It is also critical to note and remember that Reagan's policies came at a time when interest rates were being lowered by the Federal Reserve. I have a decidedly mixed opinion of Paul Volcker; his integrity is unimpeachable, but the Volcker Rule, which is in reality a whole morass of rules concerning what does and does not constitute proprietary trading, was his brainchild, and is in my opinion one of the dumbest set of ideas ever to come from any human intelligence. And I am not altogether convinced that he lowered interest rates at the "correct" speed. Of course, as far as I'm concerned, the Federal Reserve itself simply should not exist, so I'm a bit biased on this subject, but to me, the lowering of interest rates throughout the 1980s is as much responsible for the massive boom in investment and technology spending that the decade saw as anything that Reagan and his domestic advisers pushed through. And being the Austrian-influenced economic sceptic that I am, I tend to view such a drastic lowering of interest rates as the first and most obvious signs of a major bubble. This was definitely borne out during the 1990s, when the tech bubble began its reckless expansion.

My strongest criticism, by far, is of the fact that Reagan did almost nothing whatsoever to dismantle the thrice-damned welfare state. In his speech, "A Time for Choosing" (we know it today as simply "The Speech"), Reagan outlined a powerful, clear, and remarkably simple set of ideas for reforming Social Security:
Now—we're for a provision that destitution should not follow unemployment by reason of old age, and to that end we've accepted Social Security as a step toward meeting the problem.

But we're against those entrusted with this program when they practice deception regarding its fiscal shortcomings, when they charge that any criticism of the program means that we want to end payments to those people who depend on them for a livelihood. They've called it "insurance" to us in a hundred million pieces of literature. But then they appeared before the Supreme Court and they testified it was a welfare program. They only use the term "insurance" to sell it to the people. And they said Social Security dues are a tax for the general use of the government, and the government has used that tax. There is no fund, because Robert Byers, the actuarial head, appeared before a congressional committee and admitted that Social Security as of this moment is 298 billion dollars in the hole. But he said there should be no cause for worry because as long as they have the power to tax, they could always take away from the people whatever they needed to bail them out of trouble. And they're doing just that.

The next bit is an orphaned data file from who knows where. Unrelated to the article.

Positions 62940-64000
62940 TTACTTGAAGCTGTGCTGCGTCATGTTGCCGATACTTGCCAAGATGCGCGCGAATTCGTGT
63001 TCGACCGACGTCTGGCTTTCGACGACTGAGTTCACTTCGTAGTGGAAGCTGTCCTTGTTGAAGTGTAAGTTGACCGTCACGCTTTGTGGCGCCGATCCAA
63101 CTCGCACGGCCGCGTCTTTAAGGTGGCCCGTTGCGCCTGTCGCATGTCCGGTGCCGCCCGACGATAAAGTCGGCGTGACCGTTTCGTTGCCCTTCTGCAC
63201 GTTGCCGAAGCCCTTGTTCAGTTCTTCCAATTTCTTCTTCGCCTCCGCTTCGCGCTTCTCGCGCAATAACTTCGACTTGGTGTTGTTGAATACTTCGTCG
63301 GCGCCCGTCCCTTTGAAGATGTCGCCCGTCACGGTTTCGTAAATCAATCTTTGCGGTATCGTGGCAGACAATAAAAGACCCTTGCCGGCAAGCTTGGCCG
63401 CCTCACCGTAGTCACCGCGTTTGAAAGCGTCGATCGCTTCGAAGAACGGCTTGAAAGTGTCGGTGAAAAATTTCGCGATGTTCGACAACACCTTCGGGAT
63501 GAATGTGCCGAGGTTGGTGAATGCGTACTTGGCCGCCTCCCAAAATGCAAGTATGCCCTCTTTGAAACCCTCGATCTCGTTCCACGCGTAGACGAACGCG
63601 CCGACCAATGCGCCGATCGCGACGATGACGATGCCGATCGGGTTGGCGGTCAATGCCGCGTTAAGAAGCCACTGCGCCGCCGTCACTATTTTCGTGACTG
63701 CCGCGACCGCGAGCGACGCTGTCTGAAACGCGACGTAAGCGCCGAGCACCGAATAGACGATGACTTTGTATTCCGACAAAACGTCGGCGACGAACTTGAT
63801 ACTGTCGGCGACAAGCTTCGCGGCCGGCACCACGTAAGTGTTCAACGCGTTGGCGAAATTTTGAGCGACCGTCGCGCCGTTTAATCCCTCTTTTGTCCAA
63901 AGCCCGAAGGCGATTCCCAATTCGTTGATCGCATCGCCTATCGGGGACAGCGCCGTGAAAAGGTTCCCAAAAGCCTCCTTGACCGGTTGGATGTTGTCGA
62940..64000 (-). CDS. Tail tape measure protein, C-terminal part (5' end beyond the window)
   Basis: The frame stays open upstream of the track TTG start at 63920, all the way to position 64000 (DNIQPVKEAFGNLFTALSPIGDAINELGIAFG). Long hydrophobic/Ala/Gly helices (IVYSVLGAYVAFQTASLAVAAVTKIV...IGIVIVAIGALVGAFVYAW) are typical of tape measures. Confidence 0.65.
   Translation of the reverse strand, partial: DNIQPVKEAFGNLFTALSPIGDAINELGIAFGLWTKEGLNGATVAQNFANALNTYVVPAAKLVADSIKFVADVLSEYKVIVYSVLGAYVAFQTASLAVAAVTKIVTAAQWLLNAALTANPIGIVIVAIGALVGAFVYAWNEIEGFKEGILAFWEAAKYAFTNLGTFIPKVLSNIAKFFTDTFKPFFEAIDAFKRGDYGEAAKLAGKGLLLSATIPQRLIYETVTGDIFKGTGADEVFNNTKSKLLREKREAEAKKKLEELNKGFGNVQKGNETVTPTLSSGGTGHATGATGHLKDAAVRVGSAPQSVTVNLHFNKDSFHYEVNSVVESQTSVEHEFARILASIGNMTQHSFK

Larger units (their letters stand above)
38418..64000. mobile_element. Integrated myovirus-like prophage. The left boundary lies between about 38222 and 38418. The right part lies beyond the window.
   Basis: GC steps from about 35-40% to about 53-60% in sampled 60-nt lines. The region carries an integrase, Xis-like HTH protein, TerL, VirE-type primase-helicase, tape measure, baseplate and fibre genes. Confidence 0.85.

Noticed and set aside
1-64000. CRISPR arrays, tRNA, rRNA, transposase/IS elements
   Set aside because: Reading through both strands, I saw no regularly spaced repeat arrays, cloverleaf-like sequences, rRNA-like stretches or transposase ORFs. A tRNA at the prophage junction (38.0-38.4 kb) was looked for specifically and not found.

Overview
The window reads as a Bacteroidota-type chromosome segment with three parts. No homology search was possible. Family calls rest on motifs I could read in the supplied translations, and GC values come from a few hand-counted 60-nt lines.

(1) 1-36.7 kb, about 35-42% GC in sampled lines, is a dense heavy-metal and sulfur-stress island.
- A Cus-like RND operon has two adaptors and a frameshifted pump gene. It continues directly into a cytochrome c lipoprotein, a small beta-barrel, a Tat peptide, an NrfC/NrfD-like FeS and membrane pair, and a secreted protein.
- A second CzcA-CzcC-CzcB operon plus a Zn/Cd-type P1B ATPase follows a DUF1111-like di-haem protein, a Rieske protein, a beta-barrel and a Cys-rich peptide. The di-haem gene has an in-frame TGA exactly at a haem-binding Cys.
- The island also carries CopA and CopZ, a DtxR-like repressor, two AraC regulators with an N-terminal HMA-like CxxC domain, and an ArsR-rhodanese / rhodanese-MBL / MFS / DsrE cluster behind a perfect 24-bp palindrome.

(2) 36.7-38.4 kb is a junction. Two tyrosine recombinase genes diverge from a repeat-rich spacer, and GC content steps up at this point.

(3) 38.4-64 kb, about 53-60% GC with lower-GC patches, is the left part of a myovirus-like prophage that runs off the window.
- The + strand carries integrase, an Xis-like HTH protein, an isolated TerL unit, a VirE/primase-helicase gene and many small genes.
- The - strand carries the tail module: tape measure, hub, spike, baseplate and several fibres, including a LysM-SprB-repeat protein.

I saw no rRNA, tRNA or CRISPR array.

A young man, 21 years of age, working at an average salary—his Social Security contribution would, in the open market, buy him an insurance policy that would guarantee 220 dollars a month at age 65. The government promises 127. He could live it up until he's 31 and then take out a policy that would pay more than Social Security. Now are we so lacking in business sense that we can't put this program on a sound basis, so that people who do require those payments will find they can get them when they're due—that the cupboard isn't bare?

Barry Goldwater thinks we can.

At the same time, can't we introduce voluntary features that would permit a citizen who can do better on his own to be excused upon presentation of evidence that he had made provision for the non-earning years? Should we not allow a widow with children to work, and not lose the benefits supposedly paid for by her deceased husband? Shouldn't you and I be allowed to declare who our beneficiaries will be under this program, which we cannot do? I think we're for telling our senior citizens that no one in this country should be denied medical care because of a lack of funds. But I think we're against forcing all citizens, regardless of need, into a compulsory government program, especially when we have such examples, as was announced last week, when France admitted that their Medicare program is now bankrupt. They've come to the end of the road.
Yet when Reagan actually entered office, none of the basic features of Social Security were changed. None of the realities of Social Security changed. It was, and remains, a program of massive generational theft, a wealth transfer enforced at gunpoint via payroll taxes upon the young to support the old, the infirm, and the weak. My generation and I sure as hell didn't vote for this nonsense. (Being a foreigner, it's not like I had any choice in the matter.) Medicaid and Medicare are still present, even though Reagan spoke for years about the need to roll back the Great Society of LBJ. He even wrote in his diary about his critics who accused him of wanting to dismantle Social Security- he wrote that he wanted to do nothing of the sort, but he did want to undo the damage that President Johnson's cynical exercises in vote-buying did. And of course, he didn't.